Different strokes for different folks

01.10.12 -

by Trish Barker

Simulations using NCSA's Abe help psychologists better understand how human beings carve out cultural niches.

"There is no such thing as a person without culture," says University of Illinois psychology professor Dov Cohen. While we all have our individual characteristics and quirks, we're also greatly influenced by the distinct ways of living, acting, and even thinking that surround us from the moment we're born.

For example, various experiments indicate that Western culture is generally more individualistic and analytical, while East Asian culture is more collectivist and holistic. In one often-cited experiment, members of both cultures were asked to describe what they saw in an aquarium. Westerners tended to single out the big fish in the foreground, while the Easterners were more likely to describe the scene as a whole.

Note the qualifications in that paragraph, however. "Generally." "Tended to." "More likely." Culture does not stamp out cookie-cutter people. There are always individuals who don't conform to the general trend.

"Usually, you consider that unexplained behavior 'error,'" says third-year graduate student Ivan Hernandez. "Which is like saying, we don't really know why it's going on, but let's kind of ignore it for now."

Cohen thought a computer model could help him better understand this intra-culture variability. Cohen, Hernandez, and Karl Dach-Gruschow, who earned his PhD in psychology from Illinois in spring 2010, used Northwestern's NetLogo modeling environment to develop an agent-based model of cultural evolution. Using the Abe supercomputer at NCSA, the team repeatedly ran their model, generating multiple cultural outcomes and comparing them to what's known from observation and experiments. Their preliminary results were presented in 2010 at The Conference on Honor in Barcelona and have been accepted for a presentation at the 2012 conference of the Society for Personality and Social Psychology.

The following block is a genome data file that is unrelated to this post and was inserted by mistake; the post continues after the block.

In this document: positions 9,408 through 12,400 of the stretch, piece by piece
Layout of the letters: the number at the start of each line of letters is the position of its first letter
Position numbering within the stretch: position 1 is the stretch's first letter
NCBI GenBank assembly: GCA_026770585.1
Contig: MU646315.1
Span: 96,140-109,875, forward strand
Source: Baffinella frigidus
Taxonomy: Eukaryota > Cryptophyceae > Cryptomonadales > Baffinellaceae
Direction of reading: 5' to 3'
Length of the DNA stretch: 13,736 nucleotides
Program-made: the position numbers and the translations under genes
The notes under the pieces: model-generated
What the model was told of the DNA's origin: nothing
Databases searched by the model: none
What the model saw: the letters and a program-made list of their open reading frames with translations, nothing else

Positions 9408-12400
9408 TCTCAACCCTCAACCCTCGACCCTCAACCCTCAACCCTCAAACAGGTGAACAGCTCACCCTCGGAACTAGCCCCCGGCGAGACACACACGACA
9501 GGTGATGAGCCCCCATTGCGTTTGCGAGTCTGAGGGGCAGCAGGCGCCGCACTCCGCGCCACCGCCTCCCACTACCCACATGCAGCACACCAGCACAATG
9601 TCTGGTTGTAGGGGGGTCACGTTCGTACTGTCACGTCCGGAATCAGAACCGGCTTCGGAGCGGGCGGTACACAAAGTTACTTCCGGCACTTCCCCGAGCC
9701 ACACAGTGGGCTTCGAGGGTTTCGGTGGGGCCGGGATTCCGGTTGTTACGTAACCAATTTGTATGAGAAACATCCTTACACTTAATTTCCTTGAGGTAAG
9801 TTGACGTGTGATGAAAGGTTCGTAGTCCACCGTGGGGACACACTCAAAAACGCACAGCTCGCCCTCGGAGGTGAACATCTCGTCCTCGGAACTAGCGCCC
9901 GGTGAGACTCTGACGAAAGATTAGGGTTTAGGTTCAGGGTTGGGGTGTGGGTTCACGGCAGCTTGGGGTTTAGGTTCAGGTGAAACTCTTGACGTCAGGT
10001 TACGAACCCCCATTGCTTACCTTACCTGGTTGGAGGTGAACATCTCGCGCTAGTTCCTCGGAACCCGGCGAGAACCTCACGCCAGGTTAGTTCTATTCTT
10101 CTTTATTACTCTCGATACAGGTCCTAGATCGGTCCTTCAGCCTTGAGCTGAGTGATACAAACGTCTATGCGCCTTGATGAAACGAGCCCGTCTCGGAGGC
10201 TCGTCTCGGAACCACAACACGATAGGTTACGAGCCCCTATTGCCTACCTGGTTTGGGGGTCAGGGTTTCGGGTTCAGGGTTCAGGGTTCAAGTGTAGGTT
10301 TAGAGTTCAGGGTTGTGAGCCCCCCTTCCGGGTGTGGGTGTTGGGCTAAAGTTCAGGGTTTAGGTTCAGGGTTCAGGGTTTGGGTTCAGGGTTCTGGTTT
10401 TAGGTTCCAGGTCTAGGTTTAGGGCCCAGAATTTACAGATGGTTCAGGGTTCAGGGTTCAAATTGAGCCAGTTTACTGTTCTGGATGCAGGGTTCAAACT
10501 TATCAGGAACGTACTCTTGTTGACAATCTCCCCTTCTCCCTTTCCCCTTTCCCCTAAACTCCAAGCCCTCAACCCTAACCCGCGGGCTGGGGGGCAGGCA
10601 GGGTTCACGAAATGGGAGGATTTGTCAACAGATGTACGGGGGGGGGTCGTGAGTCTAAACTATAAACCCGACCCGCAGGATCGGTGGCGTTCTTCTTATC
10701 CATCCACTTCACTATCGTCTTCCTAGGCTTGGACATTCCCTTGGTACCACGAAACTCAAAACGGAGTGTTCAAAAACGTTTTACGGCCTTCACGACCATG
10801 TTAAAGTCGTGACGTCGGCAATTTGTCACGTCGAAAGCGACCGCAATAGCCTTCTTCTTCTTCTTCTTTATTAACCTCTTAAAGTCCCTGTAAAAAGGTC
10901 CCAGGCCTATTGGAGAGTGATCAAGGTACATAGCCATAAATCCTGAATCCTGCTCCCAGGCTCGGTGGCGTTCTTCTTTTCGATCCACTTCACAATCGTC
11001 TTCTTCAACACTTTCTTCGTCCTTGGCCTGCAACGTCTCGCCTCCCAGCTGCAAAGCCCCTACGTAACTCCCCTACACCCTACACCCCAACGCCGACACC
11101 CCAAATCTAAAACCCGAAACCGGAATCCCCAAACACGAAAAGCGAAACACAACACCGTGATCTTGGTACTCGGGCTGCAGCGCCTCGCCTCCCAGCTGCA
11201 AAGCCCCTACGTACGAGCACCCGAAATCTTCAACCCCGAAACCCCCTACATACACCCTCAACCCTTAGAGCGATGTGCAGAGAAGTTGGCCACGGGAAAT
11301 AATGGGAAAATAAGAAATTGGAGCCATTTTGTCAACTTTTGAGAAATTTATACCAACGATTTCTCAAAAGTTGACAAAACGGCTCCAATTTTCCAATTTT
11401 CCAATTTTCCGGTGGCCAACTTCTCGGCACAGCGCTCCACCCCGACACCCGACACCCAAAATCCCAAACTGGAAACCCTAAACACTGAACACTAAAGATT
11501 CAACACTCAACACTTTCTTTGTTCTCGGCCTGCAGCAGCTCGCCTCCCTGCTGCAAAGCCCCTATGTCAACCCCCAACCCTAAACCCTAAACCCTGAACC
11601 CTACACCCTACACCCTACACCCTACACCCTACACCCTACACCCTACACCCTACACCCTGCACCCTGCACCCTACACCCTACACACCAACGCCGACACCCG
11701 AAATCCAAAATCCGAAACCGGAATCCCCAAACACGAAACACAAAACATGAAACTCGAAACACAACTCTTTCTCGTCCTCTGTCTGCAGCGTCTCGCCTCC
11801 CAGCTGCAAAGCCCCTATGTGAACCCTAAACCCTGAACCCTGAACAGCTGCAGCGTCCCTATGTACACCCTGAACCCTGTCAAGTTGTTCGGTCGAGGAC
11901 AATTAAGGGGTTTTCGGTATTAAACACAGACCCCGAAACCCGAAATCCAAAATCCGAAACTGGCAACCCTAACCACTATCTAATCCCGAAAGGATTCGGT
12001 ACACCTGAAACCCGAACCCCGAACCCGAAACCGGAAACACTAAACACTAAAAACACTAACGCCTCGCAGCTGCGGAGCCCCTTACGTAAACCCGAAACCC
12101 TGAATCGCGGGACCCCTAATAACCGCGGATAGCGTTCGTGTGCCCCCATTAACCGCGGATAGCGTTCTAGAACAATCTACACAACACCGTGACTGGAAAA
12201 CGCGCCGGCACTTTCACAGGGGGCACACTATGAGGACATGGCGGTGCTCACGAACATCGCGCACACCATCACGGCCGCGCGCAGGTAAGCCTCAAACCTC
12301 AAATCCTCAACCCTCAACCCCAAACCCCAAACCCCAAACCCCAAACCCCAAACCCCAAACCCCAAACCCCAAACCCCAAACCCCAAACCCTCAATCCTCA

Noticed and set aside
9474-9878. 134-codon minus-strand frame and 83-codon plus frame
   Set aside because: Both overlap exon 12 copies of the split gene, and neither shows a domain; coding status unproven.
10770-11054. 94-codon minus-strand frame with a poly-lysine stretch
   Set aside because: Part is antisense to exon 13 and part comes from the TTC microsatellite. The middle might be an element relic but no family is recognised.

Evolution in action

The model begins with a population of agents. Each one is defined by two characteristics—positive reciprocity (how likely is the agent to return a favor?) and negative reciprocity (how likely is the agent to pay back a wrong?).

High positive reciprocity and high negative reciprocity are characteristic of many "honor cultures," often found among stateless people or in other environments where government can't be relied upon to provide support and right wrongs.

"They'll go through hell and high water to pay back a favor, and they pay back their debts, but they also make good on their threats," Cohen says.

Other agents were a mix: high negative reciprocity and low positive reciprocity, low negative reciprocity and low positive reciprocity, etc.

The agents interact following simple rules. Agents that are high on negative reciprocity can command a certain amount of deference; but if two agents high on negative reciprocity meet and one is thought to have cheated the other, a feud can develop, resulting in a huge loss of resources for both parties. When any agent is depleted to zero resources, that agent disappears from the system. Agents that build up a certain level of resources can reproduce, generating offspring who are likely to share their parent's characteristics.